Shared memory parallelism (threading)
In shared-memory parallelism (SM), applications achieve parallelism by executing more than one thread at a time across cores within one node. Each of the threads see and manipulate the same memory that the initial process allocated. Threads are light-weight and fast, independently processing portions of work. With SM parallelism, jobs are limited to the total amount of memory and cores on one node.
To run a threaded application properly through Slurm, you will need to specify a number of Slurm constraints. For example, to launch a Slurm job for your threaded application that will use 12 threads do:
#SBATCH ––cpus-per-task=12 # same as –c 12
If you opt to not use srun to launch your application, you must add this to your Slurm job script: “export OMP_NUM_THREADS=12“ This number must match ––cpus-per-task.
Distributed memory parallelism (MPI)
In distributed-memory parallelism (DM), an application achieves parallelism by running multiple instances of itself across multiple nodes to solve the problem. Each instance is allocated its own chunk of virtual memory and communicates to other instances via a message passing interface such as MPI. DM type jobs have many advantages, among which are more cores to tackle the problem and a far greater amount of memory.
To run DM jobs on Monsoon, Slurm needs only to be given the total number of tasks or instances to be run. This number should correspond to the total number of processors you would like to use. For example, to use 64 processors, use ––ntasks=64. Slurm will then set aside 64 processors across the cluster dedicated to your job (Just be sure to load an MPI module in your script).
#SBATCH ––ntasks=64 #same as –n 64
module load openmpi/1.6.5
One thing to keep in mind with DM jobs is that there can be a performance hit due to the MPI communication steps when running the application over too many nodes. You can specify the number of nodes to use in your Slurm job script with ––nodes=<number>.
For example, if you have a DM job that runs best with 48 cores, you can then request that your job run on only two nodes with ––nodes=2. Of course, by doing this your job will likely take longer to start due to the extra job constraint, but it could be worth it for your analyses. The next best thing to do is to ask Slurm to preferably use two nodes, but if not possible, use 3, or 4. You would specify this with ––nodes=2-4. Without specifying ––nodes, your MPI job could run on any number of nodes across the cluster. If communication steps are minimal this may not be of concern.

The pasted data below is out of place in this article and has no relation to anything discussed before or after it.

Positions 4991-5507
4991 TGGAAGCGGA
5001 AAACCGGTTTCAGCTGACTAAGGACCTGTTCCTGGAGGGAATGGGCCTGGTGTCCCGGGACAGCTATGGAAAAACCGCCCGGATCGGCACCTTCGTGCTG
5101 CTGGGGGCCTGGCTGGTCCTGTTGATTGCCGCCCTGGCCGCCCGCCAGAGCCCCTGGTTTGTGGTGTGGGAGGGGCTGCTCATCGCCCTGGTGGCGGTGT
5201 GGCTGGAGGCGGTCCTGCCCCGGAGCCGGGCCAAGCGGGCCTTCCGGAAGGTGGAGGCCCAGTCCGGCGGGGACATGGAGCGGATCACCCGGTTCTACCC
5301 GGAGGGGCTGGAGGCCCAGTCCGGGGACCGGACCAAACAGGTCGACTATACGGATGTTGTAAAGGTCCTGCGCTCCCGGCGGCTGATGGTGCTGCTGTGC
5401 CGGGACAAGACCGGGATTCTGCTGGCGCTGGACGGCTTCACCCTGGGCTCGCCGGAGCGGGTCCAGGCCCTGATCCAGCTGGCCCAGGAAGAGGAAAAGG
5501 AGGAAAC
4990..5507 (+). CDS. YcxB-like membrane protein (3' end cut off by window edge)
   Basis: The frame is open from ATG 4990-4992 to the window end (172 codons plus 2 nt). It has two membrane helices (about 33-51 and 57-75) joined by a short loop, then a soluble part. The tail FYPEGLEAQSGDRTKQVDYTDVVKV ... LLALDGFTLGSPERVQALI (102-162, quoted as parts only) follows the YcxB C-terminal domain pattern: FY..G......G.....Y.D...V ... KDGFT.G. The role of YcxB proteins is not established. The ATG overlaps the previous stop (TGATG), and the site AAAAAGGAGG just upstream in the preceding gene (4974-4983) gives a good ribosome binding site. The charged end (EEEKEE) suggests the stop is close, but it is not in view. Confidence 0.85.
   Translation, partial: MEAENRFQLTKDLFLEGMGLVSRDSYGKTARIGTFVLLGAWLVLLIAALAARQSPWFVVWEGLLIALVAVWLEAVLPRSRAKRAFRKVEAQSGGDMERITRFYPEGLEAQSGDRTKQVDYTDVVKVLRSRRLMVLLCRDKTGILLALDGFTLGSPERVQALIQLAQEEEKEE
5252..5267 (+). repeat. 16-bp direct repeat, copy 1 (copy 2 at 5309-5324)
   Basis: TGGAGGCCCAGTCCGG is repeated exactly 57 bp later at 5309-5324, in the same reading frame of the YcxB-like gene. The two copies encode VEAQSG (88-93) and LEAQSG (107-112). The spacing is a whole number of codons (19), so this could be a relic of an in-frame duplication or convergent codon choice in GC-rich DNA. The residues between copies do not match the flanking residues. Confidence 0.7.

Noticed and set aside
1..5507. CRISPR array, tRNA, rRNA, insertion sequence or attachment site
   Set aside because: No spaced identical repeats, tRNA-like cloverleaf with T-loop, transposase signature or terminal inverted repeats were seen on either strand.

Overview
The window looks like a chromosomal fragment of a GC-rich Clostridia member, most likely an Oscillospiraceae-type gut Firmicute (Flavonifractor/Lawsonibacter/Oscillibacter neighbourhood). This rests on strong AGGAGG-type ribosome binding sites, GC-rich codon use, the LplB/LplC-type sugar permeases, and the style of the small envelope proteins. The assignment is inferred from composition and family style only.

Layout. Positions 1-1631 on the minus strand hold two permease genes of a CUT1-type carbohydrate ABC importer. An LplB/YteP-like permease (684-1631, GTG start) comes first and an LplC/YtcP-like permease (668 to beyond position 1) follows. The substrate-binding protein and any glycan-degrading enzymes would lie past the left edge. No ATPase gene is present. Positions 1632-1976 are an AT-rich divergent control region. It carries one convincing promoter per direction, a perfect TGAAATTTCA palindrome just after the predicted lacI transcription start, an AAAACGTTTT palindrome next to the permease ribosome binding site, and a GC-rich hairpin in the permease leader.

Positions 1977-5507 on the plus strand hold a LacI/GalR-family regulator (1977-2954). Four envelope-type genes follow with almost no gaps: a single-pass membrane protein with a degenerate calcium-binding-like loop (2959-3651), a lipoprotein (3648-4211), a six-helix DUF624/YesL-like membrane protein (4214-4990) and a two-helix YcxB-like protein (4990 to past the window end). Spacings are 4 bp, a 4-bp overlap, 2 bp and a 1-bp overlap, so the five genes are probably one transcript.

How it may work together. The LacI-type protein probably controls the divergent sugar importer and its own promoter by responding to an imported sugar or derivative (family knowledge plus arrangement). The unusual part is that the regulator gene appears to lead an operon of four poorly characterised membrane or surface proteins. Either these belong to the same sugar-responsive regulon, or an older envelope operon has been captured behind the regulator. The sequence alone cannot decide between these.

DM + SM parallelism (hybrid)
In hybrid parallelism, applications achieve parallelism with the use of both threads and MPI tasks. This type of parallelization combines the features of the previous two models, allowing a program to run threading on multiple nodes across the cluster. Hybrid jobs can potentially run more efficiently (consuming less memory and scaling further) by reducing the MPI communication overhead of a job. This can be done by substituting light-weight threads for MPI ranks. There is no absolute ratio of threads to ranks, but one approach that usually works well is to assign one MPI rank per socket. To set up jobs to use DM+SM, first make sure your app supports it (see the faq regarding this).
Constructing a hybrid Slurm script can take some careful planning. One example is a situation where you want to run an application across two dual-socket nodes for a combined total of 48 CPUs. To do this, you first calculate the correct number of tasks (or ranks) by multiplying the desired node count by 2 (because there are 2 sockets per node in this example): 2 * 2 = 4. Last, you tell Slurm to run only 2 tasks on each node and to run one task per socket with ––ntasks-per-node=2 and ––ntasks-per-socket=1. Note that your total CPU count will be the product of ntasks and cpus-per-task (12*4 = 48). The final script is shown below: